Alejandro Gella

Alejandro Gella
Autonomous University of Barcelona | UAB · Institute of Neuroscience (INc)

Ph.D.

About

33
Publications
19,113
Reads
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946
Citations
Introduction
My main research interests involve the discovery and development of biomarkers for psychiatric disorders and neurodegenerative diseases, especially Alzheimer’s Disease (AD). I am currently conducting a project aimed at identifying genotypic markers for schizophrenia and autism spectrum disorders in the primary care setting as well as a project to uncover potential CSF-protein biomarkers for Alzheimer’s disease diagnosis.
Additional affiliations
January 2011 - January 2013
Università Campus Bio-Medico di Roma
Position
  • Metal-dependent Enzyme Activities in Peripheral Blood and CSF in Patients with Alzheimer's Disease
September 2009 - February 2010
University of Wuerzburg
Position
  • Evaluation of Risk Genes for Schizophrenia by Genetic Association Studies and mRNA Expression Analysis
January 2009 - March 2012
Universitat Internacional de Catalunya
Position
  • Study of Amyloid-beta-peptide Aggregates Morphology and Cell Toxicity
Education
September 2001 - September 2006
Autonomous University of Barcelona
Field of study
  • BioChemistry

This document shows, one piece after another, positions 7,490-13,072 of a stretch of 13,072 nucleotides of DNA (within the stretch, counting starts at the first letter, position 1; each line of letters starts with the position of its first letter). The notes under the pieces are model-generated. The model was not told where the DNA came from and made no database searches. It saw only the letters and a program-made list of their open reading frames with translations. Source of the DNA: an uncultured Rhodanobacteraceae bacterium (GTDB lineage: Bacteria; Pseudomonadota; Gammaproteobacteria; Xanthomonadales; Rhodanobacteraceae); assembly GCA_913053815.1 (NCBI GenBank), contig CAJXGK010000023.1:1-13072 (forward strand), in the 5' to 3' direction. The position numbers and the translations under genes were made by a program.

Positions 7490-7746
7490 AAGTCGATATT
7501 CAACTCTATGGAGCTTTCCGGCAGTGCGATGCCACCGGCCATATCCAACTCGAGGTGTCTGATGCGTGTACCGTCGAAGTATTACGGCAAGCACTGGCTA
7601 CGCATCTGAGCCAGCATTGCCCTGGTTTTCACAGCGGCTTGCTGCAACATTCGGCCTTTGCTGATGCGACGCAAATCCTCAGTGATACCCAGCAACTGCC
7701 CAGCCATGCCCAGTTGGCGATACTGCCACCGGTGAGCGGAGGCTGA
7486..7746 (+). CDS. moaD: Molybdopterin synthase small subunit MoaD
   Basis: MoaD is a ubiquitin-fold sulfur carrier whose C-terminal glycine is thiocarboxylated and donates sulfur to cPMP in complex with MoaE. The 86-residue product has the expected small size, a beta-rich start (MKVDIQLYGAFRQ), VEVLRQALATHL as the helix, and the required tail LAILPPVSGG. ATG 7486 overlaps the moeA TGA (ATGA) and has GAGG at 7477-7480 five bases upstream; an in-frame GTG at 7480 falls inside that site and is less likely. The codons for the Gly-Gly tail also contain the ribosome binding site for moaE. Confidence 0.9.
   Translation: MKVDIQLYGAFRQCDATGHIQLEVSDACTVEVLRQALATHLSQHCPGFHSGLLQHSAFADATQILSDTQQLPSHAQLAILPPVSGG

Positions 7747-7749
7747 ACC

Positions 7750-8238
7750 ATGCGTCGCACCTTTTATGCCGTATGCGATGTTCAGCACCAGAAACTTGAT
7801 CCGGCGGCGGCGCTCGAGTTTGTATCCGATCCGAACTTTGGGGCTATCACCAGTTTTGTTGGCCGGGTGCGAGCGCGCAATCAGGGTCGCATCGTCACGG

September 1996 - September 2001
University of Barcelona
Field of study
  • Chemistry

Publications

Publications (33)
Article
Background Monoclonal protein (M-protein) concentrations are measured by serum protein electrophoresis (SPE). Two methods are used for demarcating the M-protein area in the electropherogram: perpendicular drop (PD) and tangent skimming (TS). The aim of this study was to compare both methods and to establish which is the most accurate and precise....
Article
Full-text available
Defects in mitochondrial function lead to severe neuromuscular orphan pathologies known as mitochondrial disease. Among them, Leigh Syndrome is the most common pediatric presentation, characterized by symmetrical brain lesions, hypotonia, motor and respiratory deficits, and premature death. Mitochondrial diseases are characterized by a marked anato...
Preprint
Full-text available
Defects in mitochondrial function lead to severe neuromuscular orphan pathologies known as mitochondrial disease. Among them, Leigh Syndrome is the most common pediatric presentation, characterized by symmetrical brain lesions, hypotonia, motor and respiratory deficits, and premature death. Mitochondrial diseases are characterized by a marked anato...